The makings of a movement: minority sensitivity training in LAUSD
It’s ironic that school is portrayed to be a safe space. For most students, it is anything but.
Typically, the main issues discussed surrounding this subject are bullying or school shootings - which are very real problems - but this leaves out an important topic. It is the teachers who set the environment for the students, and the teachers who are supposed to hold them accountable for insensitive words and actions. However, teachers turning the other cheek to blatant bullying is not uncommon. And even worse, it is often they who make certain groups of students feel uncomfortable. A teacher with good intentions can have a large impact on their students’ lives. But the same can be said for the opposite, and this has long remained largely disregarded. Nevertheless, this can be changed. And it seems that a movement is in the making.
Two students at Ramones C. Cortines (otherwise known as VAPA), a performing arts high school in downtown Los Angeles, have decided to take on the issue. Surela Basu and Hannah Harrison are determined to make a change after experiencing insensitivity and racially-fueled bias from teachers at their school. They have created a petition on change.org, which has received over 1,000 signatures - proof that this is a widespread issue within LAUSD. The petition calls for mandatory minority sensitivity training for educators at VAPA. They recently reached this goal, with the first training session having happened on November 16th.
But after accounts of teacher misconduct came flooding into their private messages, Basu and Harrison quickly realized that this is part of a larger issue. They have taken on the challenge of incorporating this training into all of LAUSD. From unwanted outing and deadnaming to racial slurs and biased grading (as Harrison recounts, one of her teachers clearly favored white students when grading assignments), it is clear that this dilemma is rampant and widespread.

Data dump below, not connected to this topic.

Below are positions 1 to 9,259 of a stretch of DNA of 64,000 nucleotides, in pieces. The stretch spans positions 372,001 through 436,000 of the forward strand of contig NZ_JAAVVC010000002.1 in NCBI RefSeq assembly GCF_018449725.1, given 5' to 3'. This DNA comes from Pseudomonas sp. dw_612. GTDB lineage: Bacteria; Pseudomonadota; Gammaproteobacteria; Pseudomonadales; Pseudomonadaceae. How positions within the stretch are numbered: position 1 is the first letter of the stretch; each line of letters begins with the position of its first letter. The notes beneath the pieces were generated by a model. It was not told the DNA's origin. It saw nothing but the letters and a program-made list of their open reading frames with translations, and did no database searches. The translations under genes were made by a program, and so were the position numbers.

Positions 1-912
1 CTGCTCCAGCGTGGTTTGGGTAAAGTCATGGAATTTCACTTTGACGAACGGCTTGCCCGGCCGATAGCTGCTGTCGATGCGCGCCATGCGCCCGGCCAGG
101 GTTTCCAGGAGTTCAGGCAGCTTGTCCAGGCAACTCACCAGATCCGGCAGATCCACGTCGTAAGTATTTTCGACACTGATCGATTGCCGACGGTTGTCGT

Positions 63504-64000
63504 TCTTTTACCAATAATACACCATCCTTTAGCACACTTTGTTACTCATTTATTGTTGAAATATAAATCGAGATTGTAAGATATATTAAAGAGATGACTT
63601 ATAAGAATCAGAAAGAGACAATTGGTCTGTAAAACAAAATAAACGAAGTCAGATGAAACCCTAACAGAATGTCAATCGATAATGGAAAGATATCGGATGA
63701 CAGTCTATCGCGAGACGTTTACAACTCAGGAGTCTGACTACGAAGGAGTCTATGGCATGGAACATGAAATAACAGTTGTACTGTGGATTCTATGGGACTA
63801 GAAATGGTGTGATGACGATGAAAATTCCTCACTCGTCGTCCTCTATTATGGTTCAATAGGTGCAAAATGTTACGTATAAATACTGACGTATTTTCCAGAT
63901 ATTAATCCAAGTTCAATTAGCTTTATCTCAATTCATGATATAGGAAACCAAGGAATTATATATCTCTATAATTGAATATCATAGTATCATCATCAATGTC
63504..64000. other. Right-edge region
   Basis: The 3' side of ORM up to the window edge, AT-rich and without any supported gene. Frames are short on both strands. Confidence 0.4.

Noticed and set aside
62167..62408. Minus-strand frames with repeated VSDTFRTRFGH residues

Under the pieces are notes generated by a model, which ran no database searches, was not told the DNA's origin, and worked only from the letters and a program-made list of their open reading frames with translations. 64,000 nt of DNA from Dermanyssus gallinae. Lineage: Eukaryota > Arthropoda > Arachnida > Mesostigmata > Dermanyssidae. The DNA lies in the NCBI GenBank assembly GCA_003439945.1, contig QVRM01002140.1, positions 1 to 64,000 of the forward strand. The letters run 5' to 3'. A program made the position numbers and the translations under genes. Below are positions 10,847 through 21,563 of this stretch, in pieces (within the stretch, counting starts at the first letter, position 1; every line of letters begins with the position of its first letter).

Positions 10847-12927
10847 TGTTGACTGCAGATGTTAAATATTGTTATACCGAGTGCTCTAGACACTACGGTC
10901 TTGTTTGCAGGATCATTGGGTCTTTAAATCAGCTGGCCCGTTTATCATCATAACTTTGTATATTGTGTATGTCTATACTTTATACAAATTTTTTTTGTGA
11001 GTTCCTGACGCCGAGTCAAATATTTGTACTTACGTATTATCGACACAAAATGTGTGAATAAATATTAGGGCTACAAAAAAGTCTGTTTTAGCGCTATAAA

Harrison and Basu have been working with organizations such as ACLU and Students Deserve to bring attention to the issue on a higher level, and they urge students who have experienced similar issues at their schools to take a stand. Often, students feel powerless and isolated, many of them having dealt with subtle- or more pronounced- bias from their teachers from a young age. However, as Basu points out, if no one speaks out, no one realizes that others are experiencing the same thing. Fighting this issue as a unit will be much more effective than a few people trying to solve the problem on their own. Given the accounts of teacher misconduct flooding into their private messages, Basu stresses the power students can hold when working together. “We’re really going to be unstoppable,” she states. It rings true.
So how does this problem affect us at Eagle Rock? This issue is less pronounced at ERHS than at many other schools in LAUSD, but that doesn’t mean it’s nonexistent. 55% of ERHS students surveyed answered “yes” when asked if they had ever gotten insensitive comments from teachers regarding their race, sexuality, gender, etc. On a surface level, Eagle Rock boasts a welcoming community. This may be true for some students. However, the fact that over half of the students asked said they have felt uncomfortable due to an inappropriate comment from a teacher proves that the community is not as inclusive as it claims to be.
Orion Williams, a tenth grader at Eagle Rock, agrees. He explains that a large part of the time, the primary issue is passivity from teachers. In multiple situations, students have used slurs colloquially in the classroom, and teachers have ignored it. This stands out especially because teachers strictly enforce other rules: if someone eats in class or has their hood up, it’s called out immediately, but racist, homophobic, and ableist slurs apparently don't hold the same gravity.
Furthermore, certain teachers are infamous at Eagle Rock for making insensitive jokes during class- which might seem lighthearted and funny to some, but for minority students, it’s uncomfortable and makes it difficult for them to feel safe talking to the teacher. As Williams points out, many teachers at Eagle Rock actively try to make the school as safe as they can for everyone, and it’s without a doubt appreciated. Additionally, much of the insensitivity and passivity coming from teachers stems from ignorance, not hatred.
Ignorance, however, is not an excuse, especially when minority sensitivity training is such a clear solution. It’s a difficult project to take on, but it’s high time that we start working towards making school safe for everyone, regardless of race, gender, or sexuality. It will take more planning, but there are solutions underway and people committed to helping them go through. It’s not a question of what anymore; it’s simply a question of when.